The Pie & Mash shops of London’s East End are today regarded a part of our national identity. Shops such as Manze’s in Walthamstow have been granted listed status for their beautiful heritage interiors – temples of pie if you will.

As the second of our ‘three Cs’, a cleansing pairing aims to reset our palette, preparing the mouth for many more swigs and bites. To drinks-match this bona fide British institute, we’ve gone for a pint of ruby ale (‘Three Hundreds Old Ale’ from Chiltern Brewery) to wash away the heaviness of the dish.

A perfect balance of juicy malts and floral hops clear the big foodie flavours, readying you for another onslaught of pie and ale. It’s a humble pairing but that’s what we believe makes it so great and true!


As Britain grew to be a powerhouse of global industry, lower-class workers (such as those in the East End) were rewarded with restorative time off, and a modest amount of pocket money to spend along the way.

One popular pastime of the working-class was the thrilling sport of football. Growing into the worldwide industry that it is today, football was nurtured in the pitchside terraces of British clubs, filled to burst with impassioned fans throughout the 1800s. These weekend revellers were not hungry for glory alone, as many sought out food to keep them warm in the open stands.

As a hearty handheld meal, pie warmed the cockles on even the coldest night away in unfamiliar territory. As time went on, pie became the unofficial meal of match-day and the tradition spawned its’ very own subculture..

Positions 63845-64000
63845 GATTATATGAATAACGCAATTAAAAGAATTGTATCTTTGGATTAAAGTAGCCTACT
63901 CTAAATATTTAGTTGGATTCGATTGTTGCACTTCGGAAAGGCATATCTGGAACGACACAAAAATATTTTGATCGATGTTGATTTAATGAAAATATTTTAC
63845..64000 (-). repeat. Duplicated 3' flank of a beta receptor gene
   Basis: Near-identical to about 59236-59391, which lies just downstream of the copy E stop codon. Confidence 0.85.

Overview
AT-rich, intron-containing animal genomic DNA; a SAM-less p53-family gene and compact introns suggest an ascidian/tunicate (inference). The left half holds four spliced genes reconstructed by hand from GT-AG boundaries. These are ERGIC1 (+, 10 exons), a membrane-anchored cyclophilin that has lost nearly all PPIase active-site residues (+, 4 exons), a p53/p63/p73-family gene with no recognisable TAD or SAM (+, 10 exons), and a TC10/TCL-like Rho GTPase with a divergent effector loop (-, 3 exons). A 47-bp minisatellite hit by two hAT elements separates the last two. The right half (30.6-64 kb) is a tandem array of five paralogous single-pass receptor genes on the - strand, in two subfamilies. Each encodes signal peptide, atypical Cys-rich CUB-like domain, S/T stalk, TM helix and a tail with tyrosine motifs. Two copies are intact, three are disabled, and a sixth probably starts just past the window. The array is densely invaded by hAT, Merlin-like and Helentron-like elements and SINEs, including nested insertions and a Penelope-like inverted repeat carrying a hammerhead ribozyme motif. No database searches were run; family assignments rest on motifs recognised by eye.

Representing a widespread acceptance of the category, ‘Football Pies’ are judged in their very own class at the modern day British Pie Awards. It is worth noting that quality of pie is not relative to a club’s stature, as Tom Dickinson found out in his book ’92 Pies’. 92 Pies follows Tom Dickinson, a Bolton supporter, as he ranks the pies from each of the 92 grounds in professional English football (across just one season!!), with Morecambe FC crowned overall champion.

The Shrimps’ pies are legendary within the subculture and their Chicken and Mushroom product has won big at the British Pie Awards, claiming both ‘Champion Football Pie’ and ‘Overall Champion’ of the entire competition!

Although Morecamb’s pie is a champion in all senses of the word, most British clubs offer only mass-produced pies at their grounds. In the spirit of accessibility, we’ve gone with the Chicken Balti Pukka Pie, which can be found at The Hawthorn’s stadium, home of Premier League side West Bromwich Albion.

We’ve paired this desi-inspired pie with a brew that is intrinsically linked to India. For those who don’t already know, India Pale Ale (or IPA) takes its’ name from the style of highly hopped pale beer that was exported en-masse to British colonies in India throughout the eighteenth and nineteenth centuries. As hops are antibacterial, huge amounts of the flower were used to preserved the brew during its’ long and turbulent journey at sea, introducing fruity aromas and a bitter aftertaste to the ale.

The match of IPA and curry is perhaps the most tried and tested example of a contrast pairing (the last in our ‘Three Cs’ of pairing), so we have confidence that Balti Pie and Tring Brewery’s Pale Four will knock it out the park!

The dank, piney qualities of the Pale Four should cut through the heat of the curry. Bright, fruity aromas will contrast well with a rich and spicy sauce.


Now that you are full of pie and beer, we’d like to introduce CONTEXT as a bonus C of beer and food matching.

Contextually speaking, beer and pie just go . It sounds right, looks great and tastes amazing. Under the guise of our last ‘C’, beer and pie can be matched in any combination, so please go ahead and try your own!

We hope that you have enjoyed these pairings and will enjoy future pies even more, in the knowledge that pie is as much a part of the British diet as a pint of cask ale.

Here’s to the pies of Melton Mowbray, the East End and rainy British football grounds – and to all those in between!